Divine, Personal Love and Sufism

The tradition of Sufism celebrates human love abundantly. It speaks of ishq-e-haqiqi or divine love and ishq-e-majazi or personal love, two highly charged terms that are not only deeply interlinked, but are conditional for each other. For the Sufi — a transparent, pure soul, unconditioned by the world but also a mirror unto the same world — human love is The Way, a path tread with absolute innocence, and simplicity, completely unpretentious.

Dynamic expression of Sufi love poetry is evident in Pandit Amarnathji's music, composer of the khayal, who created over 250 compositions in various ragas in a genre that has come to be known as the khayal bandish. Panditji's bandishes came to be 'revealed' to him in the highly-charged moments of his life, over an entire lifetime. Sometimes he would wait for years for a song to be completed, when an 'asthai' or first part would come to him, for example, in Lahore in the 1930s, and its second part or 'antara' 30 years later, quietly, while travelling in a train from Bhopal to Delhi.

He expressed by breaking journey at Ratlam, one night, under the canopy of a large, ancient oak tree.

The story of his khayal songs begins with 'dhyana' or concentration. In one song, the 'nayika' or heroine speaks of 'stealing the dhyana of the beloved' without taking his permission. In another song, dhyana leads to 'simran', or the 'continuous, unbroken remembrance' of the beloved, where the souls begin to experience a natural kind of telepathy. 'You and I, without speaking, without hearing, know what our hearts say. When I found you, O beloved, I found myself', says the nayika. In this simran, if there is 'darshan' — in spiritual terms the 'vision', in worldly terms the meeting — it is the source of 'param sukh', or eternal peace. But as long as the souls are in the body, this peace will not remain for long. The worldly destinies of the lovers will surrender to the inevitabi-lity of larger forces, which bring in separation, and what has been celebrated in legend and lore as 'birha', the longing between man and woman, which is really the longing between the human soul and God. In one song, 'the days turn into the nights of the mind', and such “endless” days pass by till the soul is numbed by the pain, and 'it doesn't even matter any longer if the beloved knows of it, or does not know'. Birha has turned to 'vairagya', dispassion, when 'happiness, even the hope of happiness, has turned to ash'.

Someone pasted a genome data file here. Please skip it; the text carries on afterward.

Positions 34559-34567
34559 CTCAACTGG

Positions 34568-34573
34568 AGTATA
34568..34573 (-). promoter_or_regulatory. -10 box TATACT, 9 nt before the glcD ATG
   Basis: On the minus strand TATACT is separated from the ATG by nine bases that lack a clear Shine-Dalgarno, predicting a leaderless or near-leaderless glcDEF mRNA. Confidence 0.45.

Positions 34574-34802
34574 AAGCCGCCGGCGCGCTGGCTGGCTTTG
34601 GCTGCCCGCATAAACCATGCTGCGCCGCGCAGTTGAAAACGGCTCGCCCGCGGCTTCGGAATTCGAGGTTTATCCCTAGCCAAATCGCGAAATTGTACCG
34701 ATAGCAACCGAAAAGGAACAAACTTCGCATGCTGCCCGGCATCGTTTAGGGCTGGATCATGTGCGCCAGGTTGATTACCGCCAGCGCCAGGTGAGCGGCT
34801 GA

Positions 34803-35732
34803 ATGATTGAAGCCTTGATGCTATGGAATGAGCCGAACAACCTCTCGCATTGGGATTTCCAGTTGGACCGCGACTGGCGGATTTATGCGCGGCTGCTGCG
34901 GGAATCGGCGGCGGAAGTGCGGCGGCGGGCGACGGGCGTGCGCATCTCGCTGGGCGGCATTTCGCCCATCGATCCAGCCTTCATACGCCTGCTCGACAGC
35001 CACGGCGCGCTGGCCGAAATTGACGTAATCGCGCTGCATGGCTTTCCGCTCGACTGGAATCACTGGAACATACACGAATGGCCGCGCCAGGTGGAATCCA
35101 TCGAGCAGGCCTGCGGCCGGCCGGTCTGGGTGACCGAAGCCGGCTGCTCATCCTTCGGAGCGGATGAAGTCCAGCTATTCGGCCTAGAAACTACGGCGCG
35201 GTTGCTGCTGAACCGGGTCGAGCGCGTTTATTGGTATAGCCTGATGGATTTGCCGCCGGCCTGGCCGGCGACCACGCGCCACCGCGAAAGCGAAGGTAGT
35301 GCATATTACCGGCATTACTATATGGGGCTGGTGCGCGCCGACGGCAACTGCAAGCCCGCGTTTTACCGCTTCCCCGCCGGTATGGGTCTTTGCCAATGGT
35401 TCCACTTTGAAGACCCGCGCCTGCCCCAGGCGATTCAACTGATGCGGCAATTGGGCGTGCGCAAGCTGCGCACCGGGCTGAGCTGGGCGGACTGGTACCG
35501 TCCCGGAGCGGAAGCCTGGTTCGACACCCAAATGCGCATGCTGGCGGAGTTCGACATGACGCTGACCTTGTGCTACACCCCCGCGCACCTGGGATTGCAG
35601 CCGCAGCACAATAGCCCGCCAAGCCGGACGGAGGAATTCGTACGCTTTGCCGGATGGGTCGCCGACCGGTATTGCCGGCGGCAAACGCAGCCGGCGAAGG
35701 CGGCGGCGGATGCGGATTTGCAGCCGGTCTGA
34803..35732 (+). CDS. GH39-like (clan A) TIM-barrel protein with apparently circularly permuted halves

What is that larger force that has brought this about? It is the direct antonym of spirituality itself — the Void. Spiritual aliena-tion or what is also commonly known as fundamentalism. Being incapable of love itself, the Void has always victimised spirituality. It gets activated — and becomes obsessed — by spirituality in a negative sense, because spirituality, for it, is a mirror unto itself. 'There is only one wonder that I see in this world', sings Panditji about this state, 'man's karma and his soul are not at one.

Understand that this body will not be eternal, nor eternal will be the ego'.

It is the Void that separates the lovers in this world, though not in the other-world. In the other-world they will not only merge, but merge with the divine. In the other-world there will be 'moksha', or liberation. And yet, even after moksha, as Panditji once said, 'the soul, in a deeply compassionate state, begins to wish to return to the world, and experience pain once again for the sake of humanity so as to reduce its quantum in the cosmos. And that is why saints — and lovers — are born again and again to enact their 'leela' — the role divine.

Source:Bindu CHAWLA

0 comment (s):

Post a Comment